We don’t know what God will do but we do know that God responds to prayer, especially humble, open- hearted prayer, and we know it pleases Him when people set aside their differences and come together to seek His will, willing to be changed by Him.

Authentic prayer always brings out the best  in people. It brings them to recognize their own littleness and broken-ness before God, Who is all love, at once perfectly just, full of mercy, and utterly mysterious- thus requiring our open-ness and willingness, for Him to reveal Himself to us. This is when we can come to know the power of His transforming love.

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On the day of Pentecost in the midst of the believers gathered in prayer the gifts of the Holy Spirit undid  the language barrier, the curse of Babylon. People who heard them when they prayed understand now, in the Spirit, no matter what language each one speaks.

God can hardly help Himself, I think, responding when anyone prays with trust and hope. Surely He will bless the prayers of His children who don’t want to fight anymore and don’t know what to do to stop.

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How can we pray through conflict together in our lives?  I think it is of special relevance in families. There is a lot of pain and love in families. There are always issues that need to be brought to the light of the Holy Spirit for forgiveness and unraveling. We don’t always know what to do. Sometimes we have talked and talked or we have tried not talking. We have tried forgetting, avoiding each other, pretending nothing happened. What if we came together in honest prayer and let God begin the healing in His own way?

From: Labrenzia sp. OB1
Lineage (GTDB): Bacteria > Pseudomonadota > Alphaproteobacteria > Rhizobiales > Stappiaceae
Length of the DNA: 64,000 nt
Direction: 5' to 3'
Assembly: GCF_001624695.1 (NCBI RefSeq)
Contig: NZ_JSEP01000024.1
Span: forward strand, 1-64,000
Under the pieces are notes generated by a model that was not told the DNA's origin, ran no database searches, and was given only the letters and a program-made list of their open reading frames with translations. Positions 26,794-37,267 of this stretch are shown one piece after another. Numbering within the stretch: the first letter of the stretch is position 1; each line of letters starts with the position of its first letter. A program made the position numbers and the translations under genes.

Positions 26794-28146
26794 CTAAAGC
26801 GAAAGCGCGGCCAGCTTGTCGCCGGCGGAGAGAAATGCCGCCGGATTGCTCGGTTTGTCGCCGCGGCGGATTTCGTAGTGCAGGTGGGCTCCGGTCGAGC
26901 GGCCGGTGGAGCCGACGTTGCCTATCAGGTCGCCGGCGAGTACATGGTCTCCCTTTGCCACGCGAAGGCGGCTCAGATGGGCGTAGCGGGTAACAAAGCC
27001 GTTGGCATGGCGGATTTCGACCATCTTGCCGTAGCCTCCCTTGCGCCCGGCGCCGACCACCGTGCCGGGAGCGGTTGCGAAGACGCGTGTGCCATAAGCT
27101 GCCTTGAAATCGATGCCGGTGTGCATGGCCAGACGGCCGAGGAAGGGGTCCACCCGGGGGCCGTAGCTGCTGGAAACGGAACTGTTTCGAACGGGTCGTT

What if our first reaction, when we had a conflict with someone, was to pray about it with him? Imagine how this might look on social media if people with differences stopped arguing for a minute and prayed together humbly instead?

Praying through conflict can help make difficult decisions people are in conflict about. When my first husband, Blaze, wanted to move back to his native Wisconsin, I knew it was  fair since he had been in Texas with me so long. However, I could not help my grief, and he was upset that I was upset. Our talking about it was not doing any good. We were advised by someone wise to pray about it. Our prayer was to be, “If we are supposed to move to Milwaukee, give Shawn peace about going. If we are to stay in Texas, give Blaze peace about staying.” He got peace about staying and we stayed. It was the right thing.